Yesterday I talked about the myth of the “software firewall” and how the term “software firewall” is misused to communicate what is actually known as a host-based firewall. The term “software firewall” is a network newbie term, and relates to misconceptions and lack of understand of how things work. Of course, if you’re a reader of this security blog, you now know the that all firewalls run on software and that they are correctly categorized as network and host-based firewalls.
That discussion made me think of another common network newbie error — again an error made because popular radio and print “computer writers” advocate it — disabling SSID broadcasting for wireless access points.
Did you know that turning off SSID broadcasting is actually in violation of the design specifications for IEEE 802.11? That’s right. You’re actually breaking the rules of the 802.11abgn protocols when you turn it off.
OK, suppose you don’t care if you’re breaking the rules of the protocol. The fact is that that you’re not really protecting yourself by disabling SSID broadcasting. The reason for this is, even though you may enable encryption on your wireless connections to the WAP, there are still unencrypted frames transmitted that include the WAP’s SSID. Any half-talented hacker can install a network sniffer that can read these encrypted frames and find out the SSID of your WAP.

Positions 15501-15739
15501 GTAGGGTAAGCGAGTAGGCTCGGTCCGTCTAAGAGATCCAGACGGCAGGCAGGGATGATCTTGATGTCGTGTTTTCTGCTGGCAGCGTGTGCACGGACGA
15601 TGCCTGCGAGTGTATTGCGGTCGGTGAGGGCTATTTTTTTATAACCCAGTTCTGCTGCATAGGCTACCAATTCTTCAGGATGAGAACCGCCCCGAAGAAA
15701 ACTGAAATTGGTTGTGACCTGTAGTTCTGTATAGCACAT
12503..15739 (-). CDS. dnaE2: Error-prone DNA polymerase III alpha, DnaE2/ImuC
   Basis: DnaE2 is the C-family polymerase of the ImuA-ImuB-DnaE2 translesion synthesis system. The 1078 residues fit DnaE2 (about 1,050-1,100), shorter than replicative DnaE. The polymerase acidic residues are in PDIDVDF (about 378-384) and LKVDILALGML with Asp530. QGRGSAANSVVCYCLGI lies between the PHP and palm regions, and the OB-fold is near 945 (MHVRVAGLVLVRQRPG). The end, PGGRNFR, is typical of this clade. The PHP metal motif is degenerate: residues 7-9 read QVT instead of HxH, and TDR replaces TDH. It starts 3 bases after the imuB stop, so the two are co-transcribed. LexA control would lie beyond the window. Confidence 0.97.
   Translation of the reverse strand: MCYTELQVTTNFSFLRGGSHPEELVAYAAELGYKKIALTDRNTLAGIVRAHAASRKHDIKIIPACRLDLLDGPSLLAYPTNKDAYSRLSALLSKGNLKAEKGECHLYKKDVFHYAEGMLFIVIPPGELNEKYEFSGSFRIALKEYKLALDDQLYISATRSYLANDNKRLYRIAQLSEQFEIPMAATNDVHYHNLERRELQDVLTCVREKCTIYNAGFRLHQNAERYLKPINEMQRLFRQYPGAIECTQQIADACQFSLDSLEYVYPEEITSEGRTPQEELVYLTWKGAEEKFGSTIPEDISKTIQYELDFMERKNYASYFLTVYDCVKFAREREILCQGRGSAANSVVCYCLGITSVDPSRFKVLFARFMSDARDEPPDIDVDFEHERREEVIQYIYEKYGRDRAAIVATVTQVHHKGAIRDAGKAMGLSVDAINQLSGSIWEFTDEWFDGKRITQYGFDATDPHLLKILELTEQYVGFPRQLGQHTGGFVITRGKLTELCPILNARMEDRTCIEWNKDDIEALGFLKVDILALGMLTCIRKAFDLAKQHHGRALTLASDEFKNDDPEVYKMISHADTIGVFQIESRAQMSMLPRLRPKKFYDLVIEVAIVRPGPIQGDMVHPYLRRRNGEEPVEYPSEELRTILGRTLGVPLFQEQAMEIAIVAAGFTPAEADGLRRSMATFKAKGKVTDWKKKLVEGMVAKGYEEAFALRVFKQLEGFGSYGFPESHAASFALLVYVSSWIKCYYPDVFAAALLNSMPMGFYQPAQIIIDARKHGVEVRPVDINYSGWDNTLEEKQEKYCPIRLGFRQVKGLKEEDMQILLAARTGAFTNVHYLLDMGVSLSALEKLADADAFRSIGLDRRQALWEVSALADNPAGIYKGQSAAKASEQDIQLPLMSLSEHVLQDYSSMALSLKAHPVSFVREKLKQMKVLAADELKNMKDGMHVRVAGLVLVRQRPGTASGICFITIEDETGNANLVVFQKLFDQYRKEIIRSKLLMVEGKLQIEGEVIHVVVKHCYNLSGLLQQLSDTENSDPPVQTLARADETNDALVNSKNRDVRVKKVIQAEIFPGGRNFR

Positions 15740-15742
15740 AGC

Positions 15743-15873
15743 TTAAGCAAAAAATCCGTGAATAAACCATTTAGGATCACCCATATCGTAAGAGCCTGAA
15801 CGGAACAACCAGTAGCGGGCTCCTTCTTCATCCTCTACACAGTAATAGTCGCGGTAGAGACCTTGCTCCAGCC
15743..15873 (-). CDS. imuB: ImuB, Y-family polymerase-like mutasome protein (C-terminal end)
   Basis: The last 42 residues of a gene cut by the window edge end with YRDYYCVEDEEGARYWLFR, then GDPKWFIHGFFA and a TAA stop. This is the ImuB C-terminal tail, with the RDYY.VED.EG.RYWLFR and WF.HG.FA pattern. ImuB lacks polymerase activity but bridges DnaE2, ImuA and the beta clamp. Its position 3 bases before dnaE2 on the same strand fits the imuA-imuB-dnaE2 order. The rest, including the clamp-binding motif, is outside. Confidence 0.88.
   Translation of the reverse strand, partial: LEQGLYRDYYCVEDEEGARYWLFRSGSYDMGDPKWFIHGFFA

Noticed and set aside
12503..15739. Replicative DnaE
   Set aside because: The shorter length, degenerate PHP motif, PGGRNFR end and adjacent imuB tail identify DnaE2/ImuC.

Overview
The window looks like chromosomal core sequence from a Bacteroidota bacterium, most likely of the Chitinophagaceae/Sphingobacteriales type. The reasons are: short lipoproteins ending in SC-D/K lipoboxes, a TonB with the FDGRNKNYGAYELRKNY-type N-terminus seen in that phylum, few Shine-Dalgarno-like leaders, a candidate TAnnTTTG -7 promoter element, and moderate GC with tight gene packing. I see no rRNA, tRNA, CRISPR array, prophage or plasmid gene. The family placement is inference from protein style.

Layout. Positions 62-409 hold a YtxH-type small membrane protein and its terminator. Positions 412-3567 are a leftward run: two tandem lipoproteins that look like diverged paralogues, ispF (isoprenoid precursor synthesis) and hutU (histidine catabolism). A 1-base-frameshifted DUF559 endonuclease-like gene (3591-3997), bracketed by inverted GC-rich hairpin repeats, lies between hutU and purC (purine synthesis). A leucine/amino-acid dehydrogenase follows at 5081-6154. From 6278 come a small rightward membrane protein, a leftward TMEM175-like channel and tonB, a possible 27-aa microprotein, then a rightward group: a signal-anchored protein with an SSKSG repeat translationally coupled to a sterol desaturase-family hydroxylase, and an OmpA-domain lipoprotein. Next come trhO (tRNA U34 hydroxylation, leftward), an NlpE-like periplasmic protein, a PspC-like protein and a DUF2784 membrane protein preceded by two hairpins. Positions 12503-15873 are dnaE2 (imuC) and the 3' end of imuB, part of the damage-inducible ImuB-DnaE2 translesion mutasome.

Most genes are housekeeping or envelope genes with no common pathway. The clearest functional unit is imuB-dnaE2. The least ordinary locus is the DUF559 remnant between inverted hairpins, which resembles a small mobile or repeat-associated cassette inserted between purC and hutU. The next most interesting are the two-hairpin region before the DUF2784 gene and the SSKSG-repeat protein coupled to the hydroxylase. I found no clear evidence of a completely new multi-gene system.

Along the same lines, forget about MAC address control. It never ceases to amazing me how often people advocate MAC address control, whether it’s for firewall access or WAP access. It’s very easy to change the MAC address of a computer. And the same hacker with the sniffer that finds out the SSID of your WAP will also be able to find out the MAC addresses of the machines that are connecting to your WAP.
Whether its a WAP or a Firewall, the only way to secure access is to use authentication and a strong encryption protocol. That’s where WPA2 comes in. Windows XP, Windows Vista, Windows 2003 and Windows 2008 allow support WPA2. You can use WPAv2 with a long pre-shared key (WPA2-PSK) or you can use certificate authentication if you have a RADIUS server in place.
For a very nice discussion of these issues, check out http://technet.microsoft.com/en-us/library/bb726942.aspx
Thomas W Shinder, M.D.
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MVP – Microsoft Firewalls (ISA)